Life happens fast. So fast that it’s hard to keep up sometimes. It doesn’t help that the speed that it happens is the same speed that it happens to everyone (at about 1 second every second) so it feels like you’re failing at life while all the other people really seem to have it put together.
The secret is that we all suck at life in some way, but some of us are better at hiding it. The ones who are best at hiding it become leaders, and then everyone else admires their ability to hide it, thinking it’s their ability to deal with it, but forever deluded that they themselves can’t get to that level of awesome.
But, like I said, that level of awesome is simply a matter of appearance. Sure, there are productivity tricks, laziness prevention tricks, tubby-fatty-removing tricks. However, most people simply praise the consequences of things and don’t realize how much steady unrelenting work it takes to attain something.
Tomorrow, I’ll be heading off to truck driving academy with Swift. The recruiter I talked to has arranged for the academy to be paid entirely by the company, and after getting my written CDL (commercial driver’s license) permit I’m on the fast-track to Paidville.
Change is a universally hard experience for most people, but does become easier over time. The support we can glean from others also helps. However, the looming dread from my change-ophobic parents partly invalidates the affirmations my Shnooky Toobers and several other friends have expressed.
The stereotype of a long-haul truck driver is a pretty well-known one, and my parents imply that I will fit that stereotype perfectly as soon as I start: staying in one place only long enough for a one-night stand, losing any form of physique as I blob up on junk food and soda, having the social skills of a half-feral raccoon as I lose touch with all of humanity and finally drive off into the sunset until I dissolve in a fading of broken dreams and worthlessness.
Since my imaginary phantoms of the past are haunting me, I’ll share a few rebuttals for the buttals being thrown my way:
“You won’t make it; you’ll quit this job like all the others.”
Maybe so, but if I stick with it for 4 months after only 1 month of training, then I have the advantage of it paying for itself. Besides, I’ve always wanted my Class A license and it allows us to upgrade in the future to a much larger box-on-wheels, since a bus-sized box is roomier than something a normal driver’s license can haul around.
“But Greg, you’re smarter than this! Why don’t you do something more…analytical?”
Well, apparently being analytical doesn’t hire right now. Also, it doesn’t seem to pay as much. Right now I can make $55,000 a year or more doing truck driving, which is more than I’d be making if I had studied and passed a newly minted CPA certification! I’m sure you’d agree that the smartest thing right now is to follow the money, especially when my Snubby Tummers and I like being able to pay bills and eat. Keeping me close to my family is good, but no income on either of our ends is a government check away from trailer trash.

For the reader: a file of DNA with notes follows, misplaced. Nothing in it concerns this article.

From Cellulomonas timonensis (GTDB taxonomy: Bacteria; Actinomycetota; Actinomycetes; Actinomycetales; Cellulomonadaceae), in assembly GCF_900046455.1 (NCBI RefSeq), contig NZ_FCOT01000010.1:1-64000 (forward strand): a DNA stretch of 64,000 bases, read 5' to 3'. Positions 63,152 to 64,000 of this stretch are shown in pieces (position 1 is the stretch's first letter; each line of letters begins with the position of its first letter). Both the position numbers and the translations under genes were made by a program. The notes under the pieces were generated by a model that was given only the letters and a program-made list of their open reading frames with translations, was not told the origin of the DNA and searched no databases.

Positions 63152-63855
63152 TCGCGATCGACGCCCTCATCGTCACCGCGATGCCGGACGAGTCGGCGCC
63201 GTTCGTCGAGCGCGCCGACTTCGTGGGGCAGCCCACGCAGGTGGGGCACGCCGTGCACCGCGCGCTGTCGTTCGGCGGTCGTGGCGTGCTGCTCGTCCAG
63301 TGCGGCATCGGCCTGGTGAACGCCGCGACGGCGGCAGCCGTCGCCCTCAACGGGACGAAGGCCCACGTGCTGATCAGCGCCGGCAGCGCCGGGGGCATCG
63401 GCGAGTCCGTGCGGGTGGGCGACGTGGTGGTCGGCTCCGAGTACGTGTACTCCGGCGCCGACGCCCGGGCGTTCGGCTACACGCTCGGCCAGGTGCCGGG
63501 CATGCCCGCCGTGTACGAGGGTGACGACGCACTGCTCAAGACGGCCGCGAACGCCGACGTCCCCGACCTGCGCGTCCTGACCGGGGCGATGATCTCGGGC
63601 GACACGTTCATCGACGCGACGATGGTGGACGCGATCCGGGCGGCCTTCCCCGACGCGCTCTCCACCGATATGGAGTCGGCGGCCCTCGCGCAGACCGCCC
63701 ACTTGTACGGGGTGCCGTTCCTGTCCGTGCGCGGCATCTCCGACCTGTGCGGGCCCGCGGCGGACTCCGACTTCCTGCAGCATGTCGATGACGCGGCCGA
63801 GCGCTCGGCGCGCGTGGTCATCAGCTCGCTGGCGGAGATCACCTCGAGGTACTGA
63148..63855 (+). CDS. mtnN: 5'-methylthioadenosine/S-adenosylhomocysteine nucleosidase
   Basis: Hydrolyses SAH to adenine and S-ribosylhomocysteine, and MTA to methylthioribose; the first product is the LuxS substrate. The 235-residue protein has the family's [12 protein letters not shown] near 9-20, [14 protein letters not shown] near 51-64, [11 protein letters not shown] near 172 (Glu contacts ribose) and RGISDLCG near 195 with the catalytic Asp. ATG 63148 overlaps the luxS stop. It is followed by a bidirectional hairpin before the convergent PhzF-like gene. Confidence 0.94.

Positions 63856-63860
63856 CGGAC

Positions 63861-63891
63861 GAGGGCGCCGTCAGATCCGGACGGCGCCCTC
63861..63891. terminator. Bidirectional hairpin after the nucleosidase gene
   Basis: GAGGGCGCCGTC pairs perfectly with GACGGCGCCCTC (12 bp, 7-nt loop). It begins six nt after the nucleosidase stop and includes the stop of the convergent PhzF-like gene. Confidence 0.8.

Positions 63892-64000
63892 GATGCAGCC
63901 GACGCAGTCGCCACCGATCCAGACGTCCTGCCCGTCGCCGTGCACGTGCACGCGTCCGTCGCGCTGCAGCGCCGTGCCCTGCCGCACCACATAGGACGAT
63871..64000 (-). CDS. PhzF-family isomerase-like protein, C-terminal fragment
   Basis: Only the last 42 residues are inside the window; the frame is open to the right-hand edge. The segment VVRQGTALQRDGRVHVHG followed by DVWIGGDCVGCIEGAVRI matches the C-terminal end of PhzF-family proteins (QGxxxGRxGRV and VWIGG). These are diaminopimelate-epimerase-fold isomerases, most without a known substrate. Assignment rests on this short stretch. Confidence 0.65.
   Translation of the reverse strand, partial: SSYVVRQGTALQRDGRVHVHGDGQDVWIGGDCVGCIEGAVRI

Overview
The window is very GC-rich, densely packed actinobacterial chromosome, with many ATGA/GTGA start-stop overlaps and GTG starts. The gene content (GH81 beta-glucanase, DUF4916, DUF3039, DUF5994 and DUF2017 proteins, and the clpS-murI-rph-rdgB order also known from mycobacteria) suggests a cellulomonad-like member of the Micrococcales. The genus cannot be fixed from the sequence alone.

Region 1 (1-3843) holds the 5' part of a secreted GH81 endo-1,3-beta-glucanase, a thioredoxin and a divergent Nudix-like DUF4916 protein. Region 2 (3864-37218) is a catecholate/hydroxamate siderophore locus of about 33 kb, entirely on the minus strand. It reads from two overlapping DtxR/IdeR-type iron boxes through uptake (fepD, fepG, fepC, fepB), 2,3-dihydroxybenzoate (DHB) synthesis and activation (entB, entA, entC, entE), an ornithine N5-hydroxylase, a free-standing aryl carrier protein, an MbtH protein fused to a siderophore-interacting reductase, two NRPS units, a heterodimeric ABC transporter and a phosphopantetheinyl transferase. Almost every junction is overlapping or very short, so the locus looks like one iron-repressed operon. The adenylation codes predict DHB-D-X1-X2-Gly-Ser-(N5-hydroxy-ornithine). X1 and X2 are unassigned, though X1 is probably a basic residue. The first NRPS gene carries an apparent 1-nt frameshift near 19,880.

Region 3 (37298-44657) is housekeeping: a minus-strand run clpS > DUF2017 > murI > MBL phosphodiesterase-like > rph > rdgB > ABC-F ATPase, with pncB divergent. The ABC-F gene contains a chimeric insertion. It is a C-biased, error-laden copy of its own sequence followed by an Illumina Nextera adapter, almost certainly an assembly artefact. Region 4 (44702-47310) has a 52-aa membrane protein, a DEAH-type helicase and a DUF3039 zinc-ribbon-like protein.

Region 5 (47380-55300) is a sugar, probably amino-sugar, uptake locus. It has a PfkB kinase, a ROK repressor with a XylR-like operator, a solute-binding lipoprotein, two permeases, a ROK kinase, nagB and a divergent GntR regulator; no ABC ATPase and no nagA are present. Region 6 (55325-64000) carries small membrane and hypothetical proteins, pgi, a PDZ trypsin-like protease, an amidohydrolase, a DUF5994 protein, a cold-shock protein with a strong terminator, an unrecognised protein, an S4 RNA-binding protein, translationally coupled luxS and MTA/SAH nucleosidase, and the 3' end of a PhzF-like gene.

“But isn’t truck driving an unglamorous job? Shouldn’t that accounting degree take you farther?”
I put this idea in more detail on the Philosopher Accountant, but suffice to say I don’t believe that a college degree is as relevant as the expertise it provides. Seeing as how the accounting industry finds my adventurous and bold personality a bit off-putting, I’ll take my talents elsewhere. However, I know I’m not the only one who’s doing this sort of thing.
“So how are you going to keep your brain sharp? You’re constantly learning and making blogs, and truck drivers don’t do that!”
It’s simple, really. When I’m on the road, I intend to read the hundreds of books I’ve wanted to read, mostly those “classic works” that everyone praises and nobody reads. If it’s got an audio book version of it, I can “read” it.
Also, while I’m undistracted, it’s a perfect time for me to pump out the dozen or so book ideas I’ve been bouncing around in my head for a few years. Those Flying J truck stops have Wi-Fi now!
“But you’ll have all that time alone! How will you cope? How will your wife cope?”
Unlike the truck driver of the 50’s, the USA now has a gigantic cellular telephone network spread across the continent. Though there are spotty parts, phone signal can still come in across much of the country. My Gooey Dumplings and I intend to keep each other updated on all the things that happen in both our lives as we both set off on these respective adventures.
Also, my Honey Nummers won’t be alone. Right now as we speak, the owners of the property we live on have finally been able to come home and live on it again, meaning that she’s got awesomesauce neighbors. Also, we have multiple friends that want to hold Kiwi and make funny faces at him, so my Quickly Sticklers is a high-demand commodity.
“So how are you going to not become fat-fat-tubby-large-fat? Truck driver diets are not healthy, and you’re already a big guy!”
My career ambition is still to become a transportation officer in the Army, and that requires hefting away another 45 lbs of weight. Since I have a deadline of about 4 years, I’ve got to hustle! My Honey Yay-Yay and I will create a nice list of “approved truck stop foods”, and I won’t deviate from that list, and will start PT once I learn the ropes/tie-downs.
Haters are still gonna hate, and the secret to life is to treat it like an overworked vacuum repairman: pay attention to what you absolutely must work with, but otherwise avoid the ones that suck the most and be more familiar with the ones that suck the least.